It would later prove phenomenally productive that as a student living and studying in Vasto (central Italy, on the Adriatic coast), Graziano Marcovecchio focused his political economics dissertation on the nearby industrial area of San Salvo. The role of SIV (Societ Italiana Vetro – founded in 1962, then privatised to become Pilkington Italia, before being acquired by the NSG Group in 2006), was afforded a “central chapter in the dissertation,” explains Mr Marcovecchio, “given that this large glass manufacturer, which started up in the 1960s, was crucial in the development of the area.” Upon graduating the young Graziano was perhaps not surprisingly taken on by Pilkington Italy, where he joined the company’s administration, finance and control department. By 1998 he had worked his way up to the position of Chief Financial Officer and in 2003 he took on the additional role CFO in Spain.
“In 2006 I had my first experience as General Manager in charge of Pilkington’s business in Spain, where I spent 18 months of my life,” recalls Mr Marcovecchio. “Back in Italy, in 2009 I became responsible for Pilkington’s European business with the motor industry. In 2012 I became Country Manager of all Pilkington’s business and became Chairman of Pilkington’s Board, as well as Human Resources Manager for the Group in Southern Europe, positions I still retain."
“Making a career in a company of this size, of this importance, in the place where I was born and where I live, was undoubtedly a positive outcome to all my expectations,” he remarks.
Being a key part of the European market for industrial glass (architectural, and automotive), Pilkington Italia is subject to the EU’s timetable for carbon neutrality as part of its ‘Fit for 55’ programme, requiring greenhouse gas emissions to be reduced by 55% by 2030 and for Europe to become climate neutral by 2050. “We are a high-impact industry in terms of reducing CO2 emissions, and one of the eight industries described as ‘hard-to-abate’ ", concedes Mr Marcovecchio.
“Significant goals still need to be achieved to secure the future of the industry and to meet the new 2030 and 2050 European decarbonisation targets, but the journey, which started some time ago, is ongoing, with determination,” he states.
“The primary glass production process is characteristically energy-intensive and cannot be 100% electrified, for technological reasons associated with the high temperatures required (up to 1,600°C) and the need for high energy density,” he continues. “The melting process, starting from raw materials and recycled glass cullet, takes place at temperatures in the region of 1,500–1,600°C and accounts for more than 50% of the overall energy consumption of the entire production process. Nowadays the main energy vector powering this phase of the process is natural gas. The predominant technology, even for large furnaces, is hybrid technology, using an electric booster. In this scenario, in 2021 some companies in the industry launched a project to help reduce glass industry emissions by using hydrogen. Among the initiatives to increase the use of renewable energy sources we should also mention some companies’ use of energy from biomass-fuelled thermoelectric power stations, where the fuel is exclusively uncontaminated plant material from the agricultural and forestry sectors, especially waste, as well as that originating from forestry work and riverbed maintenance.”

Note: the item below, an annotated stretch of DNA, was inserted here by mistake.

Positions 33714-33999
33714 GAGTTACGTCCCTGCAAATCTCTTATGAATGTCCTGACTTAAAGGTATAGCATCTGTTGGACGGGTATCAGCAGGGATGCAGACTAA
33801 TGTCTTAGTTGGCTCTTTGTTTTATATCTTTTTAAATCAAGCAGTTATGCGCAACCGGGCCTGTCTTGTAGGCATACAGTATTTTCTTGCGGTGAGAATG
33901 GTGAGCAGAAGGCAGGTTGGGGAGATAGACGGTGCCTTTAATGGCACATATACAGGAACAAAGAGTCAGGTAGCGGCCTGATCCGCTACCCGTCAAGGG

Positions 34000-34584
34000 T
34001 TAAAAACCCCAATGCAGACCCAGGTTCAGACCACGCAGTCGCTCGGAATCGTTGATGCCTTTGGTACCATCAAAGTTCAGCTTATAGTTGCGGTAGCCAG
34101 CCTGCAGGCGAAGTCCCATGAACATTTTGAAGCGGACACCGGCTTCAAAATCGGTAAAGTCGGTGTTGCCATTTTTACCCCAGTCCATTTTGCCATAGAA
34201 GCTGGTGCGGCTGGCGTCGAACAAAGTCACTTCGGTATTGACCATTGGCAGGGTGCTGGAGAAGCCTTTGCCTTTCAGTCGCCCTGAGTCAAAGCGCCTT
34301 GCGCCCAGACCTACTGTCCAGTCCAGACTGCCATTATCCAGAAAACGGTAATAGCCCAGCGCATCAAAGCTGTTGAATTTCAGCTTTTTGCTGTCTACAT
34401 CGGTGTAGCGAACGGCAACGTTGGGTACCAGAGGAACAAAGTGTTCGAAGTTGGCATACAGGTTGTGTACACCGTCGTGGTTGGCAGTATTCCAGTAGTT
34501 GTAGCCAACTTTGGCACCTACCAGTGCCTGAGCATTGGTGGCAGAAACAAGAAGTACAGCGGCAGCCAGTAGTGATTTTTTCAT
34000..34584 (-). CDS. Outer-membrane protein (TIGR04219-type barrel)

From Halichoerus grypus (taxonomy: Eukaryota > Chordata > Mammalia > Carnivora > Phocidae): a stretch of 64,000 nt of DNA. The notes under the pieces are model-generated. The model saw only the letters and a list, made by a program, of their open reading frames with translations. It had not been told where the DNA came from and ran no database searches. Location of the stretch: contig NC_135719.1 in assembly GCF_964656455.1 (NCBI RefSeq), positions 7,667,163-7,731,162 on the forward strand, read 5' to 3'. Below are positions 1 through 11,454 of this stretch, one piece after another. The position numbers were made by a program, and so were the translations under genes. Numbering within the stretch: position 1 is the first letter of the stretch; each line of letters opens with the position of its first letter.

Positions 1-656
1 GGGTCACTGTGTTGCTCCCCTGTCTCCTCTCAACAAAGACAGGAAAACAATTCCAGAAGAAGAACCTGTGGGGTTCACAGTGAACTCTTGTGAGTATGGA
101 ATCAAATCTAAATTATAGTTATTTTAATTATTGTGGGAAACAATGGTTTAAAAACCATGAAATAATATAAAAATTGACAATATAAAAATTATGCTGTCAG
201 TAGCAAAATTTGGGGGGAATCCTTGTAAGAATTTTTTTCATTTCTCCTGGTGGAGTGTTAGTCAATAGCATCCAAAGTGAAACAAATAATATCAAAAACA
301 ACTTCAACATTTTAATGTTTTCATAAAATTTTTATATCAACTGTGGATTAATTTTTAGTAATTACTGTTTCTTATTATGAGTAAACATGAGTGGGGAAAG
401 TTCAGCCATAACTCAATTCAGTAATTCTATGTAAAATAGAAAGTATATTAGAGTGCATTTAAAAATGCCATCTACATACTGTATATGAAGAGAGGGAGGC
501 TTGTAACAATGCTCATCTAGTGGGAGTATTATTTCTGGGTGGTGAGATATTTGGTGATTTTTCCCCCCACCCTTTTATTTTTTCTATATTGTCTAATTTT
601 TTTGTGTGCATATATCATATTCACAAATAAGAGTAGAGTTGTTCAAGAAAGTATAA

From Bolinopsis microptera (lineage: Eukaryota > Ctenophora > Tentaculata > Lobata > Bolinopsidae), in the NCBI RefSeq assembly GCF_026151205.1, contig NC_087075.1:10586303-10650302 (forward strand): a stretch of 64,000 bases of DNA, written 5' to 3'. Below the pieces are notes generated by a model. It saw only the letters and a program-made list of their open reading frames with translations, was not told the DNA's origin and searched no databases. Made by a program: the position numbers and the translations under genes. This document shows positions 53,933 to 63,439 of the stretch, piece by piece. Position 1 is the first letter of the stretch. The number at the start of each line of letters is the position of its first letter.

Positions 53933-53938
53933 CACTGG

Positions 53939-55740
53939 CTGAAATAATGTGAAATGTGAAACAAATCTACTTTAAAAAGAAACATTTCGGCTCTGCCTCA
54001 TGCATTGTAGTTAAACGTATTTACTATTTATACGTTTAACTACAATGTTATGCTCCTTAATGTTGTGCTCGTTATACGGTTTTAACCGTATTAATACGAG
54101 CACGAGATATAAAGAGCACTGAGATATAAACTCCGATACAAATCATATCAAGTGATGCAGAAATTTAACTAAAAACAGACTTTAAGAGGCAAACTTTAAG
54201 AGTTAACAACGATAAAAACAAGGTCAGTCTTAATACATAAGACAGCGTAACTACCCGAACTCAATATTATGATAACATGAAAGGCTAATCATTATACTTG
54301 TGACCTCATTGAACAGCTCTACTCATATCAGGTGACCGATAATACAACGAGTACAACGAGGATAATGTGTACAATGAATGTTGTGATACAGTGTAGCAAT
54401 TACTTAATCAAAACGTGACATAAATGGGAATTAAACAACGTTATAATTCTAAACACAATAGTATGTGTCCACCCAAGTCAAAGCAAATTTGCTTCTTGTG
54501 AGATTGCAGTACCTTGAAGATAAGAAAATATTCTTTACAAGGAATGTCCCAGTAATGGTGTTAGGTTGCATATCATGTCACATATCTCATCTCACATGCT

Carbon neutrality goals
NSG Pilkington has been conducting ongoing research into improving the lifetime energy efficiency of its glass furnaces, reducing CO2 emissions, SCR for controlling NOx emissions, and developing and using plants in accordance with 4.0 technologies, which can provide increasingly innovative mechanisation and technological aspects to develop new products that are technologically much more advanced, “as required by the automotive market in particular,” notes Mr Marcovecchio.
Approaches to decarbonising the industry currently range from the “more conventional” – such as revising production processes to reduce the need for thermal and electrical energy for the same level of output, and the reuse of production waste/recycled materials – to “more innovative” methods; e.g. using green fuels (hydrogen, biomethane), electrification, and the capture, transport, storage and possible reuse of carbon dioxide from production processes, he surmises.
“Research is something very important in Italy,” Mr Marcovecchio underlines. “We are part of a Group network where all research projects are shared worldwide (we have a presence in more than 20 countries). In Italy we have R&D units at San Salvo, where all the focus is on automotive glass, although the share of R&D dedicated to construction is not neglected.”
A key indication of the glass industry’s commitment to increasing the sustainability of all production activities in the industry is the expenditure and investment made in the Environment and in worker Health and Safety, believes Mr Marcovecchio. “[This is] not only to ensure continuing compliance with current legislation, but also to specifically and fully implement [the industry’s] own continuous improvement objectives.” Such investment to improve the safety of production facilities and reduce environmental impact includes: “measures to reduce and optimise water consumption, measures to reduce diffuse emissions and noise, expenditure on certification and consulting in the field of HSE, measures to reduce energy consumption and emissions from melting furnaces, as well as measures to protect against spillages.”
Strategic partnership and investment
Two significant investment projects at Pilkington Italia took place between 2018 and 2020, with a major revamp of the automotive glass production facilities at the San Salvo plant and the re-starting of the furnace at Marghera. “These were plans that involved a financial commitment of more than €70 million,” says Mr Marcovecchio.
“It is important that our automotive suppliers should also be looking to optimise these technological products,” he adds. “The aim of our partnership with them is to increase their loyalty and make a joint search for new industrial solutions for product feasibility.”